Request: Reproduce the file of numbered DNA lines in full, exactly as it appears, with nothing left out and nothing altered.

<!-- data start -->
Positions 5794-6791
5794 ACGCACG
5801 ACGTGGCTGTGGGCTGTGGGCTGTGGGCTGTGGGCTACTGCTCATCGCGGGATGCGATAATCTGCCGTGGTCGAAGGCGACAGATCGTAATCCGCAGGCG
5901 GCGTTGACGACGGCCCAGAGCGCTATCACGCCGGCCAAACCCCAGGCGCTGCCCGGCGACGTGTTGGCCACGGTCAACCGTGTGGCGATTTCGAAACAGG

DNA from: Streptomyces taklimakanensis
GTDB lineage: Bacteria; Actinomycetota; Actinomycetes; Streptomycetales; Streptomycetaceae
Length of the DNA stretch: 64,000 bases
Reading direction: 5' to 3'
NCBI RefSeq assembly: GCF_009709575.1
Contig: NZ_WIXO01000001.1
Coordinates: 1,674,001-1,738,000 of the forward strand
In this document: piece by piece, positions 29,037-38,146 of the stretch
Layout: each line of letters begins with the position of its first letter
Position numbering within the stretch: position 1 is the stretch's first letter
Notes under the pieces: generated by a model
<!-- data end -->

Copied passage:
Positions 5794-6791
5794 ACGCACG
5801 ACGTGGCTGTGGGCTGTGGGCTGTGGGCTGTGGGCTACTGCTCATCGCGGGATGCGATAATCTGCCGTGGTCGAAGGCGACAGATCGTAATCCGCAGGCG
5901 GCGTTGACGACGGCCCAGAGCGCTATCACGCCGGCCAAACCCCAGGCGCTGCCCGGCGACGTGTTGGCCACGGTCAACCGTGTGGCGATTTCGAAACAGG

DNA from: Streptomyces taklimakanensis
GTDB lineage: Bacteria; Actinomycetota; Actinomycetes; Streptomycetales; Streptomycetaceae
Length of the DNA stretch: 64,000 bases
Reading direction: 5' to 3'
NCBI RefSeq assembly: GCF_009709575.1
Contig: NZ_WIXO01000001.1
Coordinates: 1,674,001-1,738,000 of the forward strand
In this document: piece by piece, positions 29,037-38,146 of the stretch
Layout: each line of letters begins with the position of its first letter
Position numbering within the stretch: position 1 is the stretch's first letter
Notes under the pieces: generated by a model